Moreover, the argument that the utility of that reactor-grade plutonium fuel in a nuclear warhead is not possible in India’s case is surprising, as India has all three components required to produce more nuclear weapons; capability, intent and financing. The recent debate pertaining to India’s possible shift from counter-value to counter-force attacks is an indicator that India seeks to use its nuclear weapons not just for deterrence but to intimidate its nuclear armed neighbors. This reactor grade plutonium is paving the way for India to produce more nuclear warheads. It also allows for India’s smooth sailing into MIRVing which in itself undermines deterrence stability in South Asia.
Whilst Japan can make nuclear weapons, it has remained true to its three non-nuclear principles i.e. Japan shall neither possess nor manufacture nuclear weapons, nor shall it permit their introduction into Japanese territory. Despite its reactor grade plutonium production and stockpiles, it has not shown any intent or interest in making nuclear weapons. On the other hand, India’s reactor grade plutonium is readily available for the production of more nuclear weapons as is visible in its nuclear posturing and nuclear programs. Moreover, India has recently completed its nuclear triad, which would require the production of more nuclear warheads and in effect churning out of more fissile material; naturally, the reactor grade plutonium available could be sourced out to meet this need. But even then, India’s reactor grade plutonium does not meet any criticism, however, Japan’s reactor grade plutonium is censured for its possible use in weapons.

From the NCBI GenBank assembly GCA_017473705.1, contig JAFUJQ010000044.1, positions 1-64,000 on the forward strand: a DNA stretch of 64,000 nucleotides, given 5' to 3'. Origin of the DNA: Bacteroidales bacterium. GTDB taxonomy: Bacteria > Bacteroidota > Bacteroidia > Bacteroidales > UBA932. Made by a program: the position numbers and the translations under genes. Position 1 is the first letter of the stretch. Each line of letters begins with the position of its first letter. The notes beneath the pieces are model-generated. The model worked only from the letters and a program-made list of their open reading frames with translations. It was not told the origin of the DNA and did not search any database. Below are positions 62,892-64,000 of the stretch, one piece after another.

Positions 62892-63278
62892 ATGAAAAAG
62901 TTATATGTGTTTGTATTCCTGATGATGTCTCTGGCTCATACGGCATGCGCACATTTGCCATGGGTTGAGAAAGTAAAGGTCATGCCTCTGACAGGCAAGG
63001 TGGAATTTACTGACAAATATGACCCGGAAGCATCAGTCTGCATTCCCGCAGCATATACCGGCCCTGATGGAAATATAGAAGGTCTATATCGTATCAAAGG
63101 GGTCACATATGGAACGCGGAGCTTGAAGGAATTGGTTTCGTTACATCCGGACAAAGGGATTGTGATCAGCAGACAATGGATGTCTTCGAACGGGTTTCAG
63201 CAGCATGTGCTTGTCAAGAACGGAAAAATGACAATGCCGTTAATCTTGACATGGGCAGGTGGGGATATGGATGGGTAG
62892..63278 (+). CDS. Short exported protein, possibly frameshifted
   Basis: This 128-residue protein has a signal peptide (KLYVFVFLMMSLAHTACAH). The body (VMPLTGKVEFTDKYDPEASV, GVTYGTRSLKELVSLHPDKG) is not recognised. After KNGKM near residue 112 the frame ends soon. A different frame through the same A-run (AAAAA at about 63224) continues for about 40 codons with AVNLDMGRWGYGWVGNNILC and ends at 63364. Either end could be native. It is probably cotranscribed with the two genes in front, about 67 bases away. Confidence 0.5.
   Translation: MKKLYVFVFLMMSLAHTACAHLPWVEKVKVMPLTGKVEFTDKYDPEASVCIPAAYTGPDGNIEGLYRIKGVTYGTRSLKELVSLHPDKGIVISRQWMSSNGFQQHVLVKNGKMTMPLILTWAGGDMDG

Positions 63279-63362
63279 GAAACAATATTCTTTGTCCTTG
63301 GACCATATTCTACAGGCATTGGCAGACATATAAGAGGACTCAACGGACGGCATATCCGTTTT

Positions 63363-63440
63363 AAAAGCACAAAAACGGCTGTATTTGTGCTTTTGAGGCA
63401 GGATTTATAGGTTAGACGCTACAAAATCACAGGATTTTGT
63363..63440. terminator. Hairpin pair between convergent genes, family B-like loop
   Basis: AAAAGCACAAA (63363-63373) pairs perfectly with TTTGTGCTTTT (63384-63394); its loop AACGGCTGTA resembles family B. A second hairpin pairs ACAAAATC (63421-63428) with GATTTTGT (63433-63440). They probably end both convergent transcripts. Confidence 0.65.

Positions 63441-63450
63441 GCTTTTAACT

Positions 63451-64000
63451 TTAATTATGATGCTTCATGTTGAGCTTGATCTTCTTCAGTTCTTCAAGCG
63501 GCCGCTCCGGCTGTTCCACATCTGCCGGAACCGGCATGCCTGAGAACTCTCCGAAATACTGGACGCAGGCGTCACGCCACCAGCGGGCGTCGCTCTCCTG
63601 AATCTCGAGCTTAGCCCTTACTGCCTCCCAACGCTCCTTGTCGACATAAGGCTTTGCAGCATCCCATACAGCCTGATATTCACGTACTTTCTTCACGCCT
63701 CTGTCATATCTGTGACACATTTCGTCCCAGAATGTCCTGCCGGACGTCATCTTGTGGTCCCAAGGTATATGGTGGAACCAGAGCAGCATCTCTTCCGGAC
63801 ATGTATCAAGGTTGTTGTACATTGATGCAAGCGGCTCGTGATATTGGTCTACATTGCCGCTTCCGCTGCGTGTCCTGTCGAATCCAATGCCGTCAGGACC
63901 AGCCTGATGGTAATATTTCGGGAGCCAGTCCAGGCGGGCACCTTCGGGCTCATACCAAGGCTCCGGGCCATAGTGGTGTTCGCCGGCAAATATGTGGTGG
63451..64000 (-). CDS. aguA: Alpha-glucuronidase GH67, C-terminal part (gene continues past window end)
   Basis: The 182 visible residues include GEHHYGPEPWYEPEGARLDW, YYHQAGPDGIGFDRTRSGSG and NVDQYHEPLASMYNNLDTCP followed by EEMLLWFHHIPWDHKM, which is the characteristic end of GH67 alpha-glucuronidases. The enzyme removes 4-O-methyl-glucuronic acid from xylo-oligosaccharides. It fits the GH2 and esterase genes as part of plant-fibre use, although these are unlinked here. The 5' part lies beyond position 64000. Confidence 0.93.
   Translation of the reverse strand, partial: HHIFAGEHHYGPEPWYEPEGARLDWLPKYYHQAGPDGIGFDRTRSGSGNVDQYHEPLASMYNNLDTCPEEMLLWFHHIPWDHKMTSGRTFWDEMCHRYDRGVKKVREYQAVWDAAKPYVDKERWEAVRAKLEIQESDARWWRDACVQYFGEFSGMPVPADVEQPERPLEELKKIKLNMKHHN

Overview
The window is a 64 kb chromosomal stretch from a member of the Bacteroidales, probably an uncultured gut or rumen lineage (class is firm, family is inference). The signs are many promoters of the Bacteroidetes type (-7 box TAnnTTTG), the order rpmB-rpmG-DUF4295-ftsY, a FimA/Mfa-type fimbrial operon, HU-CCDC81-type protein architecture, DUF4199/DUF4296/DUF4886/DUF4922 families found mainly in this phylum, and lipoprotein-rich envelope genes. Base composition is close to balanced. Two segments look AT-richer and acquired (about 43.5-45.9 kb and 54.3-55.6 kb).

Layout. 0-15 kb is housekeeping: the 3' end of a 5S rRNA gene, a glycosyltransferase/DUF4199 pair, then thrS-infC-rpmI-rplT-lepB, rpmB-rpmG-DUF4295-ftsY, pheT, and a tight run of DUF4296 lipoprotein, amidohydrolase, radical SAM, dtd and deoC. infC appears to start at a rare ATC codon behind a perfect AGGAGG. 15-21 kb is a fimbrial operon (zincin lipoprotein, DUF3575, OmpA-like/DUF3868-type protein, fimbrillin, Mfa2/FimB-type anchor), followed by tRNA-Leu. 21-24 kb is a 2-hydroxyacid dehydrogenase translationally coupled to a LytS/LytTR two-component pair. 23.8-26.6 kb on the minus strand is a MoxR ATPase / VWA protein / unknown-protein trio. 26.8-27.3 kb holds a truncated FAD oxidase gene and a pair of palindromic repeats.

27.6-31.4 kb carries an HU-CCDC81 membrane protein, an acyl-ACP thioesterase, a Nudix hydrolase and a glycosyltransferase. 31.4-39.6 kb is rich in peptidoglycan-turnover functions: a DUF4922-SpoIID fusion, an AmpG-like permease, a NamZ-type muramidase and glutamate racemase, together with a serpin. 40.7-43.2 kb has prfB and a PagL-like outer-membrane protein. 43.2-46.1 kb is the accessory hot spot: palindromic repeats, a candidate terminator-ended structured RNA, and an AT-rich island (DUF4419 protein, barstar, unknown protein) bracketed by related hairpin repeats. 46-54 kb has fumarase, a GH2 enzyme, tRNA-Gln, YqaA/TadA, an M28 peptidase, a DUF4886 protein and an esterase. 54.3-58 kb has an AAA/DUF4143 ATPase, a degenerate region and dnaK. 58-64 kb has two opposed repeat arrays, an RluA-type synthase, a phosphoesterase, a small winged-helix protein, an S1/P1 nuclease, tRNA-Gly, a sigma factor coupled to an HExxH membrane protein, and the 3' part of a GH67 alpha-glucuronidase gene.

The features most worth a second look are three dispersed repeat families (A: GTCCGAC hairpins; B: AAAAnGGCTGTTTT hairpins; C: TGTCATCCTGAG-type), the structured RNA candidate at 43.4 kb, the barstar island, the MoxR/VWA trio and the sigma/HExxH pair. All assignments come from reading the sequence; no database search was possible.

Therefore, it can be seen that the dichotomy in application of non-proliferation norms is the single biggest challenge in their compliance and universality.
This article appeared in The Nation on January 17, 2018.